•     High-Risk Patient Identification
  •     Program Enrollment
  •     Daily Remote Patient Monitoring
  •     Member Engagement & Education
  •     Timely Evidenced-Based Intervention for Prevention of DFU
  •     Empowering Members for Self-Management


“Research indicates that the use of early detection technology, coupled with evidence-based interventions, can prevent 75% of foot ulcers in this high-risk population,” said Joseph Ebberwein, Chief Financial Officer and Founder, Corstrata. Lower extremity amputation studies and clinical trials have shown that Diabetic Foot Ulcer and Amputation prevention solutions can greatly reduce costly hospital visits and procedures associated with ulcerations and amputations, including:

  •     Reduction in Hospitalizations
  •     Decreased Hospital Days
  •     Reduction in Amputations
  •     Decreased Emergency Room Visits
  •     Decreased Foot Ulcer Recurrence


Corstrata was also recently named a semifinalist in the T1D Exchange 2018 Diabetes Innovation Challenge. A poster depicting the Corstrata DFU solution was showcased at the public event on May 21, 2018, at the Royal Sonesto Boston in Cambridge, MA.


Learn more about the Corstrata Diabetic Foot Ulcer and Amputation Prevention Solution at Corstrata.com/Diabetic-Foot-Ulcer-Prevention.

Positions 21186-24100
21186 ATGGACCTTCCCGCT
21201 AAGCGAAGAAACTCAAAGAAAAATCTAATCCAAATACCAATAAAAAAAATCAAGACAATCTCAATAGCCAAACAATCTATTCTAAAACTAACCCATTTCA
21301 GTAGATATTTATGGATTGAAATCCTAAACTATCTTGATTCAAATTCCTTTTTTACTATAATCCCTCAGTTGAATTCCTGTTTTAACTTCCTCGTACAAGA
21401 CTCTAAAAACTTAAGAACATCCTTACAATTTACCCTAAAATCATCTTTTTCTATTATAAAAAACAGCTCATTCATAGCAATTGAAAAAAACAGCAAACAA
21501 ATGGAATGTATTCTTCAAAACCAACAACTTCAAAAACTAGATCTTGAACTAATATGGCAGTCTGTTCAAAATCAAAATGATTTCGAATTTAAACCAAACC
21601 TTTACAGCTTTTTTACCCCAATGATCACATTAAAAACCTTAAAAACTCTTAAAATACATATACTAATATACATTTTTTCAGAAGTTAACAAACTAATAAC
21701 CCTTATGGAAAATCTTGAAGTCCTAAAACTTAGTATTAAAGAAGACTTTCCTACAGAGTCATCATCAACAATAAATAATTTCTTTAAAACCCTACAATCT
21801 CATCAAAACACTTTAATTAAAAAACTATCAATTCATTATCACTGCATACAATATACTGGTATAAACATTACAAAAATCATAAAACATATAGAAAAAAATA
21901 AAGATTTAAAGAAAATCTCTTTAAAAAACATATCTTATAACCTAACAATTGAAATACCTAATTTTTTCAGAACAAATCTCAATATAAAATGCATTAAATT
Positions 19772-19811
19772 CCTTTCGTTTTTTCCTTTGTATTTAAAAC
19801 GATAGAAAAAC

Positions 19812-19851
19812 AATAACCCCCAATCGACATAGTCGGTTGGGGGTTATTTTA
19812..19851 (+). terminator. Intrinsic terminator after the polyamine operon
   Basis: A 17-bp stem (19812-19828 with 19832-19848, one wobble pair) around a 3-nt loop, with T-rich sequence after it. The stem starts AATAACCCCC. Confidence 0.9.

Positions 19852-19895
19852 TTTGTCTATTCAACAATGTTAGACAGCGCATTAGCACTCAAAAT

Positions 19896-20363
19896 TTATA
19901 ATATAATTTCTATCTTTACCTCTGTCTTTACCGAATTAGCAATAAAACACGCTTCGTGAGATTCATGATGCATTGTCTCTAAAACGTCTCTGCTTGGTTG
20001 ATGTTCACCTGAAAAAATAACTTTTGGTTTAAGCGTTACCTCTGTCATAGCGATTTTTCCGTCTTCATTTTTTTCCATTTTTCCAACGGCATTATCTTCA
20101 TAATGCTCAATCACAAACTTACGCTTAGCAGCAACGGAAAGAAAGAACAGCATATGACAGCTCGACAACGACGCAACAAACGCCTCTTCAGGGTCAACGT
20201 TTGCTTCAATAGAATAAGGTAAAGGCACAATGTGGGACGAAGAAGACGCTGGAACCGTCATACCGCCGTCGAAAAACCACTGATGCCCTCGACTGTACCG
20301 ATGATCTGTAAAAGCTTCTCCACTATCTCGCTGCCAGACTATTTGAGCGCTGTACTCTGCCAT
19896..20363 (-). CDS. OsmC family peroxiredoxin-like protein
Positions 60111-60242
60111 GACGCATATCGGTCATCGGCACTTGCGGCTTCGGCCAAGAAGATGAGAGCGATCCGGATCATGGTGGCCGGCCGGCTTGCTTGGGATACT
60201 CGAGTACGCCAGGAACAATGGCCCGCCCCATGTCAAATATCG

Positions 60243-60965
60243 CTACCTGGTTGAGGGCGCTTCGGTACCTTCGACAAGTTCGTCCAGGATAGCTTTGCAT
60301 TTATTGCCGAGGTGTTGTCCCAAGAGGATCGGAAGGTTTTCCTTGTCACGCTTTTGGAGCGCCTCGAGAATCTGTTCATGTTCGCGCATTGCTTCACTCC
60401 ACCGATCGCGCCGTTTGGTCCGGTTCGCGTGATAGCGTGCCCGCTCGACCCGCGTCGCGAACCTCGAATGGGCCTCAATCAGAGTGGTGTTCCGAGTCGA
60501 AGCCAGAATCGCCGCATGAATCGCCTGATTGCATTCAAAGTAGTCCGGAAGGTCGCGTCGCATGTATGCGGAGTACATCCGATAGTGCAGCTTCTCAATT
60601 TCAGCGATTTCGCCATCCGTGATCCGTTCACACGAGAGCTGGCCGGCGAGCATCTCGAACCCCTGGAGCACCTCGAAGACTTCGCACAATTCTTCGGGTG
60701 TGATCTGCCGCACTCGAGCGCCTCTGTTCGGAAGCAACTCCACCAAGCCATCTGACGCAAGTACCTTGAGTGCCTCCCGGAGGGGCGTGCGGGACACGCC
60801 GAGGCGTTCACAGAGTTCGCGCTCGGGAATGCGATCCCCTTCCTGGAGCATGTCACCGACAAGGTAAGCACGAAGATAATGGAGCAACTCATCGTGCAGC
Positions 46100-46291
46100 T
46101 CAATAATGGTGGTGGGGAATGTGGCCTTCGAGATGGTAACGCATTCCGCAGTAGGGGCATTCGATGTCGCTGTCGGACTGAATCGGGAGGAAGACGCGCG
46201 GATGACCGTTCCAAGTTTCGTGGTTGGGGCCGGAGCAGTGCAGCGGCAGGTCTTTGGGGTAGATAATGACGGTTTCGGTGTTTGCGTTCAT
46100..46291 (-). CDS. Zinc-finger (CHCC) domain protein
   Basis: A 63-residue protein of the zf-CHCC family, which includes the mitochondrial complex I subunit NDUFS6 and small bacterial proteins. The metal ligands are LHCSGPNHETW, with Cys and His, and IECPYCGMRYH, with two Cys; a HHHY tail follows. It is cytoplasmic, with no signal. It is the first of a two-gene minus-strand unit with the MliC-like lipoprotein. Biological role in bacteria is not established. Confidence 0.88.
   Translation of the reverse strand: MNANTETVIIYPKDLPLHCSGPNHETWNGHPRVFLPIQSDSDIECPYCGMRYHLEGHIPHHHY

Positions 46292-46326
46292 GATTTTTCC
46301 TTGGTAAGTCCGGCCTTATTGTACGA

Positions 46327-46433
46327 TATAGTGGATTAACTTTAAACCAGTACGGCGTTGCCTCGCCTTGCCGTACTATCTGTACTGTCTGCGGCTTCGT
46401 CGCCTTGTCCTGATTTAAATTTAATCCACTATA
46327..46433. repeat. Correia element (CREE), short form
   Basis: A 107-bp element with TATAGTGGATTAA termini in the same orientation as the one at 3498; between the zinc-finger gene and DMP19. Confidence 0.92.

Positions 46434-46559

About Corstrata
Corstrata was founded in 2015 by two passionate healthcare experts with the goal of improving access to technology enabled, evidence-based care for patients with chronic wounds, which currently costs the U.S. $33B annually. Home health agencies, hospices, self-funded employers, clinically integrated networks of doctors and related practitioners (CINs), and third-party payers (Medicare Advantage, Medicaid MCOs) can benefit from Corstrata’s unique combination of professional expertise, digital technologies and telemedicine to treat wound patients and support practitioners anywhere, any time. The company delivers a Comprehensive Wound Care Management Program, Wound Patient Consultations, and specific services such as wound program assessment, formulary design, treatment guidelines assessment, wound documentation review, and practitioner education. Wound program development is available for Pressure Injury (Ulcer) Prevention and Management, Diabetic Foot Ulcer Prevention and Management, Ostomy Care and Management, and Palliative Wound Management. For more information about Corstrata, visit Corstrata.com.

From PRWeb

Treatment of Diabetic Foot Ulcers

Diabetic wound is the most common cause of non-traumatic
lower extremity amputation, and response to traditional
interventions is poor in many patients. The lifetime risk of
developing an ulcer among diabetics is 25%, and recurrent
wounds are common after healing. Stigmatization, social
isolation, unemployment, and depression are some of the
negative consequence of Diabetic Foot Ulcer (DFU) on the
quality of life of diabetics. DFU adds a substantial economic
burden to afflicted patients and health systems, primarily
attributable to frequent hospitalization, medication, surgical
procedures, amputation, prosthesis, rehabilitation, and loss of